Wang Yirong: discoverer of jiaguwen in China

(| Updated : 2021-11-12

Print Print


A translation script of jiaguwen, or oracle-bone inscriptions. [Photo/WeChat account: yantaifabu]

Wang Yirong (1845-1900), a scholar and antiquarian born in Yantai, was the first person to discover and certify jiaguwen, which refers to inscriptions on animal bones and tortoise shells, in China.

Wang first noticed the inscriptions in 1899, and this discovery is said to have advanced the recorded history of Chinese civilization by more than 1,000 years. Before this incident, oracle bones were sold as a medicine called longgu, meaning dragon bones.

Wang bought more than 1,500 pieces of oracle bones to carry out research into the origins of the inscriptions.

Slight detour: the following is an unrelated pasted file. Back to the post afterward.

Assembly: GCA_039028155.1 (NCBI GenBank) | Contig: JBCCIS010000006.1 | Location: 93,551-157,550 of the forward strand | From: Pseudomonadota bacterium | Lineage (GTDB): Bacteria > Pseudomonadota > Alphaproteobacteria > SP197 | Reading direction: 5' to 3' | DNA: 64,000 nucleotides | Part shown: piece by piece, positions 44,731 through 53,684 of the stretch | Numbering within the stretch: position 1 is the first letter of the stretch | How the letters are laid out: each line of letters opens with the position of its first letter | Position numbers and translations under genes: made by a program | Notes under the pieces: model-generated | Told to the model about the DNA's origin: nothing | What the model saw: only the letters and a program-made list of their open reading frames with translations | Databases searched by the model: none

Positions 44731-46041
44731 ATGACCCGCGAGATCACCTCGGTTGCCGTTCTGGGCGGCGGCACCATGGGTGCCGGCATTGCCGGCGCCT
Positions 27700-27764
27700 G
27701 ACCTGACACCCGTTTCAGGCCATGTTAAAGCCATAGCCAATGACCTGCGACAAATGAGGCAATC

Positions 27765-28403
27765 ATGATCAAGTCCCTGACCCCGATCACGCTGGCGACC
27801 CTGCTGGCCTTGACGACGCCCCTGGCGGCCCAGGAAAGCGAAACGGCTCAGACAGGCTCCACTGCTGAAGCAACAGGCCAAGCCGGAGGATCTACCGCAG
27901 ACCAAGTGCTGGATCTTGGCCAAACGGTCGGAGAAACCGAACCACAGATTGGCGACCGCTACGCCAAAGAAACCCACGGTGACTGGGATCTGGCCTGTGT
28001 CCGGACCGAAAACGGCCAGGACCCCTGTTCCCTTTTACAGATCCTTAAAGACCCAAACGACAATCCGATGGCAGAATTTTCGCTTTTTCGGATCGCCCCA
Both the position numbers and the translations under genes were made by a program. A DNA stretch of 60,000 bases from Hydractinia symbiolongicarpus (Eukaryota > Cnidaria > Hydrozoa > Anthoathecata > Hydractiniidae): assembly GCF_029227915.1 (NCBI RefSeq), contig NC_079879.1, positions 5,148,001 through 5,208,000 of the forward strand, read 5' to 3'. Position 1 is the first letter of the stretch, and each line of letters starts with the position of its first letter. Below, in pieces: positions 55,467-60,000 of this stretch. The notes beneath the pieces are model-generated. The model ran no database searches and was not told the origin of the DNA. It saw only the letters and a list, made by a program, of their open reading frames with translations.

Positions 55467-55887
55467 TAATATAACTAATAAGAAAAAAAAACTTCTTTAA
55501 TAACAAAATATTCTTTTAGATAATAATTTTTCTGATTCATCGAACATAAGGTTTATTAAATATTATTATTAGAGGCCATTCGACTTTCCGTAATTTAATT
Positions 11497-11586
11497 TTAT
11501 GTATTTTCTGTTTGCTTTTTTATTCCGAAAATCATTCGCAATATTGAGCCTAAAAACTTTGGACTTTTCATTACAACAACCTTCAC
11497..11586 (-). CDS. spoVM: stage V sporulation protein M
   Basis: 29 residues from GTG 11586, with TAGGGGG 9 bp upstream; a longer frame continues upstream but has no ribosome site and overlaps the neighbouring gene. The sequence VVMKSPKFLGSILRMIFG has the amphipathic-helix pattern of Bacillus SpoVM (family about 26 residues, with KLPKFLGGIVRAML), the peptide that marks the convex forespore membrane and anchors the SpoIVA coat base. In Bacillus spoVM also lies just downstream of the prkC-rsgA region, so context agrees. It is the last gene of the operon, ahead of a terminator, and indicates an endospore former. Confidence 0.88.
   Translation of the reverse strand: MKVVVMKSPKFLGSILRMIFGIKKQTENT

He checked each character using a magnifying glass and compared them with those recorded in the ancient books Shiji and Zhouli. He eventually discovered that the inscriptions on the bones and shells were words dating back to the middle and late Shang Dynasty (c.16th century-11th century BC).

This discovery of jiaguwen laid a solid foundation for tracing the historical origins of Chinese civilization as well as the development of ancient writing, ancient scientific and technological history, ancient documentation, and the art of oracle-bone inscriptions calligraphy.

The 1,500 oracle bones he acquired are now stored in cities like Shanghai, Tianjin, and Beijing, and have attracted numerous foreign experts and scholars.

To date, 160,000 pieces of oracle bones have been discovered and more than 4,000 characters have been interpreted.